Four 24-Year-Old Hackers Brought Down By The FBI After Making $16 Million On FIFA

Four co-conspirators reverse-engineered the video game to sell FIFA Coins on the black-market for over $16 million.

Nick Castellucci, Ricky Miller, Eaton Zveare and Anthony Clark, all 24, must’ve known things had gotten a little out of control when they began buying Audi A3s and Ford Explorers while their bank accounts showed that they’d become multi-millionaires.

One imagines the fright that Peter Gibbons, Samir Nagheenanajar and Michael Bolton felt in Office Space upon discovering a bug in their code that had inadvertently stolen way too much money from their company in only a few days.  

While Castellucci, Miller and Zveare all await trial, Clark has already been convicted of wire fraud “in connection with his involvement in a scheme to defraud a software company [EA] of more than $16 million” according to the United States Department of Justice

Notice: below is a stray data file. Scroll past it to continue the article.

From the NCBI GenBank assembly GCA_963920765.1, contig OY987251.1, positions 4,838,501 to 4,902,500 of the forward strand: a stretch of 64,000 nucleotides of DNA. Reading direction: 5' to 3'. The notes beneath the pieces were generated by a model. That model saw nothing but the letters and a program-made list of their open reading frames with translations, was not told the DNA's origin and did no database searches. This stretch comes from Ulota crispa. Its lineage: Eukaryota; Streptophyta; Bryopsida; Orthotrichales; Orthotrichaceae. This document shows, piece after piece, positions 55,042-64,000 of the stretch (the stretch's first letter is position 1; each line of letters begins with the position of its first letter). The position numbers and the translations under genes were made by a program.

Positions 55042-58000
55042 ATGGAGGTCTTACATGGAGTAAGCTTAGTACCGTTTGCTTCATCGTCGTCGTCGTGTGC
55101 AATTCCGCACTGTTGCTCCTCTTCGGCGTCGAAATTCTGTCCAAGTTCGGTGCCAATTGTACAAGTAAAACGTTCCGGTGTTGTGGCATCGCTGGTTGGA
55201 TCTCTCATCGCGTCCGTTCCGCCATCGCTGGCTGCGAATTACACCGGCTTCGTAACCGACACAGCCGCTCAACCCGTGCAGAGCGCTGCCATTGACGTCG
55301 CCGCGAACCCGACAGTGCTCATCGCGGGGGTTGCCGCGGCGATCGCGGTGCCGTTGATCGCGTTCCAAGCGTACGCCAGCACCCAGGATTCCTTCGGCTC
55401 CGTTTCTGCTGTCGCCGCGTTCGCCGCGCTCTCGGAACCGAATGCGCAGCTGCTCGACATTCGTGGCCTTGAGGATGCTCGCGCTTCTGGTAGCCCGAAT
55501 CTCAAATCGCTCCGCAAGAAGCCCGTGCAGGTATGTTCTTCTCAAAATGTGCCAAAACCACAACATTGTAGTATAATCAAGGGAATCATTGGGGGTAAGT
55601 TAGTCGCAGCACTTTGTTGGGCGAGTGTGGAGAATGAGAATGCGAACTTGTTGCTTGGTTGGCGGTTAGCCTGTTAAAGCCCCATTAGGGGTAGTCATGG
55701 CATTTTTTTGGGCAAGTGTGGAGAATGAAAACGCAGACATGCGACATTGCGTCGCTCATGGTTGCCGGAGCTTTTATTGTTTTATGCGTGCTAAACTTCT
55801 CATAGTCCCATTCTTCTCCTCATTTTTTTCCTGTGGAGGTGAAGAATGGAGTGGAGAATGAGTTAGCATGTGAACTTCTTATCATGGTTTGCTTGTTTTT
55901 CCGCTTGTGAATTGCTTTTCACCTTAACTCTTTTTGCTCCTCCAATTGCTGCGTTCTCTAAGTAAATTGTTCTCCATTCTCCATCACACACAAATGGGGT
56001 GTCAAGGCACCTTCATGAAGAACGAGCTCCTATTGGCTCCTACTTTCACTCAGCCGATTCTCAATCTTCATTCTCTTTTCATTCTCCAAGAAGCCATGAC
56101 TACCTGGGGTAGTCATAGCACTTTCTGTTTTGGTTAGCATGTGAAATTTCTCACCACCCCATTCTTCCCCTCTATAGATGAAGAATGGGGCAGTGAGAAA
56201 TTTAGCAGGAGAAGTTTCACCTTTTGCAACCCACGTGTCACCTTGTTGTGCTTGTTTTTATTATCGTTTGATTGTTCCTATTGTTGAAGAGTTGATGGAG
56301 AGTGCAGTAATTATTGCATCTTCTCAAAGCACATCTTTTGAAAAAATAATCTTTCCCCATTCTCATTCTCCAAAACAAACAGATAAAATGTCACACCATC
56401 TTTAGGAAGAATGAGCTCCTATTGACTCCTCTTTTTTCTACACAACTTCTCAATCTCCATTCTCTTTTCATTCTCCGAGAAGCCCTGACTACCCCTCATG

The four co-conspirators were involved in a scheme between 2013 and 2015 after they’d obtained a pirated version of FIFA’s source code, allowing them to reverse-engineer the game and set up “mule accounts” that farmed FIFA Coins at a rampant pace.

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These FIFA Coins, a virtual currency in the simulation, are used in the wildly popular FIFA Ultimate Team mode, where you build a squad by opening packs of cards containing players you can use.

By creating accounts that could make up to “67 million coins in under an hour” and fool EA's servers into believing that thousands of FIFA matches had taken place, the coins could then be sold on the black-market for real currency.

The scheme landed them more than $16 million until the FBI came calling. All four have pleaded guilty and await sentencing. 

(H/T: False Start)

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